Considering that Billy Crystal was such a fanatic about accuracy, and was so obsessive about the 1961 season, it is surprising that the film makes a historical mistake about one of its main characters, Bob Cerv, who was the roommate of Mantle and Maris during part of the 1961 season. The movie pictures Cerv on the Yankees' opening day roster in 1961. In reality, Cerv was taken by the Angels in the expansion draft, and began 1961 on their roster. He was traded back to the Yankees on May 8th.


Sidebar #2: Some thoughts on Roger Maris.

You may not realize that Maris was a very good player. Most of the criticism directed against him at the time reflected the ignorance of his critics, and had little to do with Maris's talent. People were fond of saying at the time that Ruth's record shouldn't be broken by a .260 hitter. Before the modern era of objective baseball analysis, people would praise a .300 hitter with no walks or power, and berate a .260 with 90 walks and 30 homers, completely missing the point of how games are won and lost! (Don't be too harsh in your judgment of the past. Some people still don't get that point.) The whole argument against Maris ignored the facts that:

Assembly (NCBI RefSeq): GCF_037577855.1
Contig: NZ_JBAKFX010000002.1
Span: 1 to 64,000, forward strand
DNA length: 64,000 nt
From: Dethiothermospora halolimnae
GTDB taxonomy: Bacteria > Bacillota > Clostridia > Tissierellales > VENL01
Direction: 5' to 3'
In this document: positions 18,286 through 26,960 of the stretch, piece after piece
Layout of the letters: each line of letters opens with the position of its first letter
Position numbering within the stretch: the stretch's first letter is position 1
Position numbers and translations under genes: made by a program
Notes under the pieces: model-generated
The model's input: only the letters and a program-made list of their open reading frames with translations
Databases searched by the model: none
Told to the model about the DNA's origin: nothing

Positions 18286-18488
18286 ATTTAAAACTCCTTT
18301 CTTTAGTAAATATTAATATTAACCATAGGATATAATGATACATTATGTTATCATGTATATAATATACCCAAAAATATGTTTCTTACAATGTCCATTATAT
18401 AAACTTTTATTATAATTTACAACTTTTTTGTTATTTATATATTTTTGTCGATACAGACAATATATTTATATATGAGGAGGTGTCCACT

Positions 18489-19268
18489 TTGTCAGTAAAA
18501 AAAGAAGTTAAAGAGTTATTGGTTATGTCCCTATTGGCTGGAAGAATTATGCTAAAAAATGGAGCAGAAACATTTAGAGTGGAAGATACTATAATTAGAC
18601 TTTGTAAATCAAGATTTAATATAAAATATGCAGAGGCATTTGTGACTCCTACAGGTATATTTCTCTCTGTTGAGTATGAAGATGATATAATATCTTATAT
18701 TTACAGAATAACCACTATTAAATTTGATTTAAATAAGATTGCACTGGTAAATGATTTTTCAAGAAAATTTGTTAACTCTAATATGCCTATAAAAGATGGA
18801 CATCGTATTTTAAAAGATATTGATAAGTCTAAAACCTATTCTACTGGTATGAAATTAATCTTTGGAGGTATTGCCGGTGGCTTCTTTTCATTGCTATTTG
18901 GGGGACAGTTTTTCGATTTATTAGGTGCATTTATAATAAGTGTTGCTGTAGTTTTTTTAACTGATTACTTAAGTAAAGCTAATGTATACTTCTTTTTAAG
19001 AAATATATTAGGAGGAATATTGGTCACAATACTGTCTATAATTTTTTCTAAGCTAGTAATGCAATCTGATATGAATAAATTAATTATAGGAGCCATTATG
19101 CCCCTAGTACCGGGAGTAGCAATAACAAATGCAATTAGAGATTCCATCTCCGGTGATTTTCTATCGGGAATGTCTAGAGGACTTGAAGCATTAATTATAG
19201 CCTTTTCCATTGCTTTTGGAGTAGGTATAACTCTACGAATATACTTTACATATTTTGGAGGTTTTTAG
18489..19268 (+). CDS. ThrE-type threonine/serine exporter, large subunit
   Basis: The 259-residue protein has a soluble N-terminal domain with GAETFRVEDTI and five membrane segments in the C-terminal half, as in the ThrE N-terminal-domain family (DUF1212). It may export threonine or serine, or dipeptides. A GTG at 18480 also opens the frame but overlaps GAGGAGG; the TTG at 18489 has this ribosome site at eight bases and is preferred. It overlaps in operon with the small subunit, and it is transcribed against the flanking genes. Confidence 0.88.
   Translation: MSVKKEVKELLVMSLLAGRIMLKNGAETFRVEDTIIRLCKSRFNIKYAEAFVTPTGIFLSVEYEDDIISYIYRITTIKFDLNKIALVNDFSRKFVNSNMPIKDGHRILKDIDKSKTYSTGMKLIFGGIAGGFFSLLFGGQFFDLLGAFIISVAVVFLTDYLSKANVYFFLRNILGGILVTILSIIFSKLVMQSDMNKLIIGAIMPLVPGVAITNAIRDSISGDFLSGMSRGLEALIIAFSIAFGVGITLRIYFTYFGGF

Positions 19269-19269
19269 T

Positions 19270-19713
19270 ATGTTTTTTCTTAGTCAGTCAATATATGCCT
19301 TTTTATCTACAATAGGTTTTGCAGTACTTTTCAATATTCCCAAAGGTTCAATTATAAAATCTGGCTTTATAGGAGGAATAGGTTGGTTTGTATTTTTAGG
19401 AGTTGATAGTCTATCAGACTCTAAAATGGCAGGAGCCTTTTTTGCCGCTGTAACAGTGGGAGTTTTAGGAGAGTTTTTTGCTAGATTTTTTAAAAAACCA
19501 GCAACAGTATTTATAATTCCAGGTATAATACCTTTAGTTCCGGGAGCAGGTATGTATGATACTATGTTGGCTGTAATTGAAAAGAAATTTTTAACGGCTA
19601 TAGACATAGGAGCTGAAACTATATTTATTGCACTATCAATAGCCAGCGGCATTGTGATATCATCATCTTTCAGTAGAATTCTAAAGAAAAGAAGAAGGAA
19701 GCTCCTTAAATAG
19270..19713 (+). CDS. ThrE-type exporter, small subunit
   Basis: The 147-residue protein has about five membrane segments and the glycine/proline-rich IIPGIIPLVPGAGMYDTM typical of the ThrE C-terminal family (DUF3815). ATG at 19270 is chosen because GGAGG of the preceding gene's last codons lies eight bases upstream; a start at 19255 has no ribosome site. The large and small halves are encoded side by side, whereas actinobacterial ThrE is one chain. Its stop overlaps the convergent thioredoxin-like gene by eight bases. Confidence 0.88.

• In 1960 and 1961, Maris had on-base percentages in the .370s. When Tony Gywnn won back-to-back National League batting championships in 1988-89, in his prime at ages 28 and 29, his OBPs were .373 and .389. In other words, when Roger was in his prime he was about good at getting on base as a batting champion. He had a good eye. In 1961 he drew 94 walks despite the presence of Mantle in the on-deck circle, which might have made his 1961 season the best offensive year not to include an intentional walk. Despite the lack of intentional walks, pitchers knew he could hit and showed him respect.
  • In 1961, Maris led the league in runs scored as well as runs batted in. Does that sound like a guy who couldn't get on base?
  • Maris was a two-time MVP, edging out Mantle himself both times. Does that sound like a schmuck?
  • Maris played to win. That is what really measures a man's contribution. He was a complete player. He could throw; he played centerfield when Mantle was hurt; he'd lay down a bunt or steal a base if the team needed him to do so for a victory.